The year 1988 was fairly quiet, as far as virus writing went. Mostly, it was the year that anti-virus vendors started appearing, making a fuss about what was at that time only a potential problem, and not selling very much anti-virus software. The vendors were all small companies, selling their software for very low prices ($5 or $10 was common). Some of them were shareware, some were freeware. Occasionally some larger company tried to pop up, but no-one was paying serious cash to solve a potential problem.
In some ways, that was a pity, because 1988 was a very virus-friendly year. It gave Stoned, Cascade and Jerusalem a chance to spread undetected, and to establish a pool of infected objects that will ensure that they never become rare.
It was in 1988 that IBM realised that it had to take viruses seriously. This was not because of the well-known Christmas tree worm, which was pretty easy to deal with. It was because IBM had an outbreak of Cascade at the Lehulpe site, and found itself in the embarrassing position of having to inform its customers that they might have become infected there. In fact, there was no real problem, but from this point on, IBM took viruses very seriously indeed, and the High Integrity Computing Laboratory in Yorktown was given responsibility for the IBM research effort in this field.
1988 saw a few scattered, sporadic outbreaks of Brain, Italian, Stoned, Cascade and Jerusalem. It also saw the final arguments about whether viruses existed or not. Peter Norton, in an interview, said that they were an urban legend, like the crocodiles in the New York sewers, and one UK expert claimed that he had a proof that viruses were a figment of the imagination. In 1988, the real virus experts would debate with such people; after that year, real virus experts would simply walk away from anyone who had such absurd beliefs.
Each outbreak of a virus was dealt with on a case-by-case basis. One American claimed that he had a fully equipped mobile home for dealing with virus outbreaks (and another one extrapolated to the notion that soon there would be many such mobile units). Existing software was used to detect boot sector viruses (by inspecting the boot sector), and one-off software was written for dealing with outbreaks of Cascade and Jerusalem.
In 1988, a virus that is called “Virus-B” was written. This is another virus that doesn’t go memory resident, and it is a modification of another virus that deletes files on Friday 13th. When this virus is run, it displays “WARNING!!!! THIS PROGRAM IS INFECTED WITH VIRUS-B! IT WILL INFECT EVERY .COM FILE IN THE CURRENT SUBDIRECTORY!”. A virus that is as obvious as that, was clearly not written to spread. It was obviously written as a demonstration virus. Virus researchers are often asked for “harmless viruses” or “viruses for demonstration”; most researchers offer some alternative, such as an overhead foil, or a non-virus program that does a falling letters display. But it looks as if VIRUS-B was written with the intention of giving it away as a demonstration virus – hence the warning. And, indeed, we find that an American company was offering it to “large corporations, universities and research organizations” on a special access basis.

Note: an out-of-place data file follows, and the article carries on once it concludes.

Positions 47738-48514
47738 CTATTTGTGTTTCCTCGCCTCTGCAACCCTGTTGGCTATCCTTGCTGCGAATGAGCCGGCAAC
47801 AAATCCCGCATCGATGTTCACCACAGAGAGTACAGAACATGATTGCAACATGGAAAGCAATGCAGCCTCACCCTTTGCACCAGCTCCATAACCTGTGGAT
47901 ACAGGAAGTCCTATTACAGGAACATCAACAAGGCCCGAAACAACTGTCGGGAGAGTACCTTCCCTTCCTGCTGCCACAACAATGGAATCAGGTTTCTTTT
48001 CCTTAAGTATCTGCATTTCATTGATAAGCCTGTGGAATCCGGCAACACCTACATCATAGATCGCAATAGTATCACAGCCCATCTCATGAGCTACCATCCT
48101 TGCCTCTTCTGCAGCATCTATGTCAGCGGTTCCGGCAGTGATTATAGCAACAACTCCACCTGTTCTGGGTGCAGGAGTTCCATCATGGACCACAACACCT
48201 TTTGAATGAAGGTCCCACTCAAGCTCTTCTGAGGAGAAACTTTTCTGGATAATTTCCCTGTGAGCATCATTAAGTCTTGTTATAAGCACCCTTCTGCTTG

At the end of 1988, a few things happened almost at once. The first was a big outbreak of Jerusalem at a large financial institution, which meant that dozens of people were tied up in doing a big clean-up for several days. The second was that a company called S&S did the first ever Virus Seminar that actually explained what a virus was and how they worked. The third was Friday 13th. [S&S became what was known as Dr. Solomon Software, which has subsequently been purchased by Network Associates.]
It was clear that we couldn’t go out and help everyone with a virus, even if we bought a mobile home and equipped it (with what)? It was also clear that the financial institution, and the academic site, could easily handle a virus outbreak, but they didn’t have the tools to do the job. All they needed was a decent virus detector, which was not available. So we wrote one, added some other tools that experience said might be useful, and created the first Anti-Virus Toolkit.
In 1989, the first Friday 13th was in January. At the end of 1988, it was clear that Jerusalem was in Spain and the UK, at least, and was in academic as well as commercial sites. Because of the destructive payload in the virus, we felt that if we failed to send out some sort of warning, we would be negligent. But the media grabbed the ball and ran with it; the predictability of the trigger day, together with the feature of it being Friday 13th, caught their imagination, and the first virus media circus was under way.
On the 13th of January, we had dozens of phone calls, mostly from the media wanting to know if the world had ended yet. But we also had calls from a large corporate site, a small vendor of PC hardware, and a couple of single users. We were invaded by TV cameras in droves, and had to schedule them carefully to avoid them tripping over each other. In the middle of all this, the PC Support person from the infected corporation arrived. The TV people wanted nothing better than a victim to film, but the corporate person wanted anonymity. We pretended that he was just one of our staff. Also, at that time, British Rail contacted us; they also had an outbreak of Jerusalem, and they went public on it. Later, they regretted that decision, because for a long time afterwards, their PC Support person was badgered by the media seeking interviews.
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